Spectators at the '09 Grand National Roadster Show (GNRS) were the first to see Jim Benitez's Model A roadster pickup in finished form. Jim's newest and greatest creation, nicknamed Faster Pussycat, made its first formal appearance in Pomona, California, last winter-and not just in the show, but among the finalists for the prestigious America's Most Beautiful Roadster award. This was not, however, the RPU's first trip to the GNRS. The car was there the year before in unfinished bare metal, and the year before that as a finished frame-both times in the display booth for the Jalopy Shoppe.
Jim's car pretty much owes its existence to the GNRS. He told us that, as a builder, his personal challenge was to create something cooler than what he's seen in the past few years-and his motivation came from the confidence that he could. The aim to build an AMBR car didn't actually come along until about halfway through the six-year buildup. When this project began he says his goal was to build the best roadster pickup he could. That's a steep challenge considering that he'd already built an amazing roadster pickup seven or eight years ago.
Remember Jim's bare-metal '28 with a riveted body and bed, slammed and channeled over a custom tube frame, and powered by a Chevy small-block with four Rochesters? It was a great roadster pickup and earned attention from Del Mar to Louisville. This one, though, knocks it out of the ring.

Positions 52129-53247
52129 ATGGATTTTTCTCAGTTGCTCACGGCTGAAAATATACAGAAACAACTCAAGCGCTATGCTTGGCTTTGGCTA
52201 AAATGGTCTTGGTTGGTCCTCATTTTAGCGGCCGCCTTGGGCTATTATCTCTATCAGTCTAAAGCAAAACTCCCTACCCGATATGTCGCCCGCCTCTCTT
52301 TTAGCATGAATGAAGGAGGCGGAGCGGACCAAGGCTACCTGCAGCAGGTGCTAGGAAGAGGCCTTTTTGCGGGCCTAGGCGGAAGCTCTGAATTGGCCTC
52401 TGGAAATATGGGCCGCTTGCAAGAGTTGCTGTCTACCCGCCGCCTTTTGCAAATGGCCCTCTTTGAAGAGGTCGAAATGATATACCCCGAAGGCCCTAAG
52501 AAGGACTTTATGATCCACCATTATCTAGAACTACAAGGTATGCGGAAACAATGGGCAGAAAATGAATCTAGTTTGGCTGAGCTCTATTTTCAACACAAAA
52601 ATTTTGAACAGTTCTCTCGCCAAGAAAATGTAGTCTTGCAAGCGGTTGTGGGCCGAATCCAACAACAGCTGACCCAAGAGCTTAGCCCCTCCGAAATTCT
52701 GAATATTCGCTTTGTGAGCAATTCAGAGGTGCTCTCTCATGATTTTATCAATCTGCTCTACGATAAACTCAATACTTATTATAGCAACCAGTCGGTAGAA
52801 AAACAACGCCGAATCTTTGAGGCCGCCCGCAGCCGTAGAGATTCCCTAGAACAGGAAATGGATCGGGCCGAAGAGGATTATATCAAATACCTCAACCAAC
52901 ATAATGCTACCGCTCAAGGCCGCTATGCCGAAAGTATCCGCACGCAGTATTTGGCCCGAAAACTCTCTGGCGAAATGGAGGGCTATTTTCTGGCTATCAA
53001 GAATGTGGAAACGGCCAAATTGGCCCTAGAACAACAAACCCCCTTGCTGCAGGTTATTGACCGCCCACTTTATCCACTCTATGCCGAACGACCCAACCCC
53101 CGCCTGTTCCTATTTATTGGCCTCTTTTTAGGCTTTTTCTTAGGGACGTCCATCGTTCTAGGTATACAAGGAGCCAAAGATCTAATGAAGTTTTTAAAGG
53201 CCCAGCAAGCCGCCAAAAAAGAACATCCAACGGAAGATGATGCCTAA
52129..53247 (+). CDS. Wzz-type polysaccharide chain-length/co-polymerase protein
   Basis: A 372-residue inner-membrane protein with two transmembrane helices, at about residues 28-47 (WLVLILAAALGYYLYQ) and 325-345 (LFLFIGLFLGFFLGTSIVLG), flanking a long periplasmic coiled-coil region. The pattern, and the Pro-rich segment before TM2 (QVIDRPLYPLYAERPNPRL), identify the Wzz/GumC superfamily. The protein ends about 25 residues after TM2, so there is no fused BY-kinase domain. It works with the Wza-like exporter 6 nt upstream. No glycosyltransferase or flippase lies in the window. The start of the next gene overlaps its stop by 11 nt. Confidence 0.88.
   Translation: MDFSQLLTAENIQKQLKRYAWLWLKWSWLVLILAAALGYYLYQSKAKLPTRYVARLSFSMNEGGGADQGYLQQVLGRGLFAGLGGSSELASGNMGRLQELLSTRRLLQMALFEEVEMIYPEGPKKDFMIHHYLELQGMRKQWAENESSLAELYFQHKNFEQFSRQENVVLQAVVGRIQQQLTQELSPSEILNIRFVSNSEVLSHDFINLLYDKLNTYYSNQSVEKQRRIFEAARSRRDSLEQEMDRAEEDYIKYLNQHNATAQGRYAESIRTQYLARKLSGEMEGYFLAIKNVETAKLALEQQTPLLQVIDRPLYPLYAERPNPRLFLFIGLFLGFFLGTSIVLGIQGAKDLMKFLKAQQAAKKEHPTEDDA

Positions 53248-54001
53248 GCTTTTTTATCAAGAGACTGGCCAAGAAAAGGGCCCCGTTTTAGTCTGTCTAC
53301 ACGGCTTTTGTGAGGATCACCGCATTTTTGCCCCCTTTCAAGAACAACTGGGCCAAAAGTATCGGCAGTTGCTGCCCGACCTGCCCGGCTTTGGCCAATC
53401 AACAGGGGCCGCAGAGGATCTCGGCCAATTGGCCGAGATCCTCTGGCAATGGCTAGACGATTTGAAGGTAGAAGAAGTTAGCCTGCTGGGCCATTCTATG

The buildup began six years ago at the Jalopy Shoppe in Escondido, California, where Jim works. It started with the steel Brookville body, and continued with the chassis, completely custom-built from square tubing. He said he wanted the car to have "all the horsepower it could take," and stuffed it with a 0.060-over 392 Hemi making 11.0:1 compression and an estimated 400 hp. "Something you could take out on a Sunday and drive fast on windy roads through the mountains," is how he put it and, as the creator of the Ranch Run, the annual windy mountain road trip he hosted for several years, Jim knows what that means.
As Faster Pussycat evolved and AMBR competition worked its way into the agenda, progress slowed. As with all projects, there were money issues and time issues. And there was Jim's perfectionism. Not happy with good enough, if something turned out not exactly the way he intended, he walked away from it for a while and came back later to do it again. That's the second bed, the third cowl top, the third dash, the second set of doorskins, and the third grille. Every piece of the car was worked and reworked numerous times.
Now that Jim has met his personal challenge at the Grand National Roadster Show and his goal of building the best roadster pickup he could, he's still got miles and miles of windy mountain roads surrounding his home and 12 months of sunny Sundays to let Faster Pussycat stretch her legs.
Rod & Custom Feature Car
Valley Center, California
1930 Ford Roadster Pickup
Owner contact info: firstname.lastname@example.org
The roadster pickup rolls on a 2x4-inch, 11-gauge steel frame (with a 1x1-inch square-tubing X-member for rigidity), kicked up 18 inches in the rear and 4 in the front to drop the roadster as low as it can go. At the back, Jim installed a Speedway quick-change with Currie axles and '39 Zephyr brakes, suspended by 32-inch ladder bars and Aldan springs. The 6-inch dropped axle is from Speedway and mounts original '40 Ford spindles and another pair of Zephyr brakes. The leaf springs were re-arched by owner/builder Jim Benitez. Jim also made the pedal assembly, custom Panhard bars front and back, and added a '40 Ford steering box. All chassis welds were smoothed and virtually every part has been modified and chromed.